Jenny Bartlett

Jenny Bartlett

Leominster East

Jenny has lived in Leominster since 1997 and is passionate about championing the town. She is a Trustee of the Leominster District Community Centre, a committee member of Leominster Area Polish Society, on the committee for the Friends of Leominster Library and a member of the Leominster Rail User group. Jenny’s been the ward councillor since 2014 and has worked really hard for the town, making sure that we get funding for highways improvements and economic development.

Bryony John

Bryony John

Leominster North & Rural

Bryony has lived in Middleton on the Hill for over 18 years and raised her family there. A former BT marketing manager, she retrained as a teacher and taught at Orleton Primary School for seven years. Bryony has been chair of Orleton preschool and Orleton PTA and has raised thousands of pounds for the school. More recently she worked at Kimbolton Primary. She’s passionate about getting the best deal for our local area. Important issues include employment opportunities and local infrastructure like broadband and transport.

Mark Woodall

Mark Woodall

Leominster South

Mark lives in the south of Leominster with his family and works from home as a customer services manager for an international IT company. As a Leominster town councillor Mark has gained experience working with other councillors on the exciting plans to restore and revitalise Leominster’s town centre and rural areas. Trish Marsh has been the Green ward councillor since 2016 and recommends Mark: “I genuinely cannot think of anyone as qualified to be a great councillor for Leominster … he is part of our community and has so much experience in sorting out complex problems.”

Jill Hanna

Jill Hanna

Leominster West

Jill has got to work as a town councillor so understands the challenges facing the town. If elected she will fight hard for more improvements to Leominster town centre and making a measurable difference to air pollution from traffic congestion. Jill’s professional life has been about international development, environmental policy and negotiations, most recently on health and lead pollution. Felicity Norman is currently ward councillor and is delighted that she can retire safe in the knowledge she has found someone who will lavish the same care and attention that she has for many years.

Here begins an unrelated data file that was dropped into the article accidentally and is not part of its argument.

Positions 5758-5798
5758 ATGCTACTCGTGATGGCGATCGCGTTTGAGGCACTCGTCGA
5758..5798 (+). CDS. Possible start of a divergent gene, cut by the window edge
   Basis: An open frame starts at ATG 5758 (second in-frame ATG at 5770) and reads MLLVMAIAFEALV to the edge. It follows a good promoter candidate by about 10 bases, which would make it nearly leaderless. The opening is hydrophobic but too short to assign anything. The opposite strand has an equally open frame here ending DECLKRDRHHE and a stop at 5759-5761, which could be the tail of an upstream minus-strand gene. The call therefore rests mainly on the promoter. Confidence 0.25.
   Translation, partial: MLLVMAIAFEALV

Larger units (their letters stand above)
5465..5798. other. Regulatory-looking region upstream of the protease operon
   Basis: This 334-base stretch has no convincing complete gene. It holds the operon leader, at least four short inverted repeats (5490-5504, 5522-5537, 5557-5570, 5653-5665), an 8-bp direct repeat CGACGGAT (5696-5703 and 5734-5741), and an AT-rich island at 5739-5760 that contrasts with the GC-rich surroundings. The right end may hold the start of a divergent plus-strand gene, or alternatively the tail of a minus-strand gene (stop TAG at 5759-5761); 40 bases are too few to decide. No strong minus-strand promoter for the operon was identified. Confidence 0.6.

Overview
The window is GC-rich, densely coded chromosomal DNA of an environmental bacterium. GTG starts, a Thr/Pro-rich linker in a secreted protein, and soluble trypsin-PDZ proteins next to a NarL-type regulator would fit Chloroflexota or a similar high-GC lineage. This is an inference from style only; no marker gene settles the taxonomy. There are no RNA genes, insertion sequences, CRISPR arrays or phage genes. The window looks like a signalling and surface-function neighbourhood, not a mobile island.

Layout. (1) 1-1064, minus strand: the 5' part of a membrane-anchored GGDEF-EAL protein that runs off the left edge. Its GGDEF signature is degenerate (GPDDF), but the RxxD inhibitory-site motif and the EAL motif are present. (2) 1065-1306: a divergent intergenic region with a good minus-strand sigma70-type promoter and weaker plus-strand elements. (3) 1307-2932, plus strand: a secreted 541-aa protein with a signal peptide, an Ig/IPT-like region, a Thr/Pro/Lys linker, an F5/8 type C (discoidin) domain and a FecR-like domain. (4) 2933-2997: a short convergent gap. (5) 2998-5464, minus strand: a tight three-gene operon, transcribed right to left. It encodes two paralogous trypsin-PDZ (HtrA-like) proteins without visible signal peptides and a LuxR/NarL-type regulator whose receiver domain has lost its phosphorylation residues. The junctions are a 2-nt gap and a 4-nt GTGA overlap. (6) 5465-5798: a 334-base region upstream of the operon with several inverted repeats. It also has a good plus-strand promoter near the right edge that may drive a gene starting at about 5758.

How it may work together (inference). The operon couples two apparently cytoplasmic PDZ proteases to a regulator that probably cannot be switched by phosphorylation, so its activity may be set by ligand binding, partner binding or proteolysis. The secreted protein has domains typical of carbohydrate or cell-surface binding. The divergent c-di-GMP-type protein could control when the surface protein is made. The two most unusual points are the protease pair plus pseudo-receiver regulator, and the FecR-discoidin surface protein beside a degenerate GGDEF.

Callum Coomber

Callum Coomber


Callum has recently moved to Herefordshire from rural Suffolk. A classically trained guitarist and musician, he is committed to working hard and making a difference for local people.

Taylor Whitchurch

Taylor Whitchurch

Sutton Walls

Taylor is Herefordshire born and bred, having grown up just outside Hereford. He went to Hereford Sixth Form College and then away to university to study Medical Sciences, returning to Herefordshire in 2018. He has worked in hospitality, the care sector and, following teacher training, the education sector. Taylor currently works as a tutor and support worker at The Houghton Project, helping people with special and additional needs access rural and agricultural experiences.

Rebecca Tully

Rebecca Tully

Three Crosses

Rebecca is the director of Kids Kitchen Collective, a non-profit company, which has helped over 400 Herefordshire families this year to get healthy local food and have fun making meals. She also coordinates Herefordshire Food Alliance which has connected farmers, growers and community projects to reduce food waste, grow sales of local produce and share the farming methods that will save our rivers and countryside. Rebecca has already been working hard for the residents of Three Crosses by reporting potholes and tackling speeding in villages.